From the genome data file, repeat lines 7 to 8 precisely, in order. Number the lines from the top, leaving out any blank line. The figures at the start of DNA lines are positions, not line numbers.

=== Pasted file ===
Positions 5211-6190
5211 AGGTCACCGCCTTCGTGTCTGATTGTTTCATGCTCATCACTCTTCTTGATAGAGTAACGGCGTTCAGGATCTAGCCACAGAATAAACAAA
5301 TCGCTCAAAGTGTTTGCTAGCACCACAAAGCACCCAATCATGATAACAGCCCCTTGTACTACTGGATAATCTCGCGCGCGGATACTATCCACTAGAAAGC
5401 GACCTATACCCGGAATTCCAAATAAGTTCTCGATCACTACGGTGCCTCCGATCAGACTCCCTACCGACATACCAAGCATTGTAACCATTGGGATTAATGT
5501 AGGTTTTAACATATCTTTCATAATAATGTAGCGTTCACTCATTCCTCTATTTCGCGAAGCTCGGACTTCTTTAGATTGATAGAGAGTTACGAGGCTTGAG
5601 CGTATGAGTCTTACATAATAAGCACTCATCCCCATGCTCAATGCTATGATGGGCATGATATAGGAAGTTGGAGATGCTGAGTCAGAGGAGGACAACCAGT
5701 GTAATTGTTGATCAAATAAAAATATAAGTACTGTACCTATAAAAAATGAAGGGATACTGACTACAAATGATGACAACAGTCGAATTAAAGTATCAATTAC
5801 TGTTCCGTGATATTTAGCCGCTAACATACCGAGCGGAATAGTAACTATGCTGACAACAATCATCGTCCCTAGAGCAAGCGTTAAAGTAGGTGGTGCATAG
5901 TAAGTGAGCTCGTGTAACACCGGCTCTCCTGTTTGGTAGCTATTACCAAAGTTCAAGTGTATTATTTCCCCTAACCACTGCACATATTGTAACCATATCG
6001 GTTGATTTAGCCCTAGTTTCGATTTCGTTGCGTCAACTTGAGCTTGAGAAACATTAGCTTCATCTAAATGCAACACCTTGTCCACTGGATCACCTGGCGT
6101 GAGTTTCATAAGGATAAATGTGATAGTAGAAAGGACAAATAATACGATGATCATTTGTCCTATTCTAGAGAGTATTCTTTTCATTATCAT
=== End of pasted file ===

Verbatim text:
5701 GTAATTGTTGATCAAATAAAAATATAAGTACTGTACCTATAAAAAATGAAGGGATACTGACTACAAATGATGACAACAGTCGAATTAAAGTATCAATTAC
5801 TGTTCCGTGATATTTAGCCGCTAACATACCGAGCGGAATAGTAACTATGCTGACAACAATCATCGTCCCTAGAGCAAGCGTTAAAGTAGGTGGTGCATAG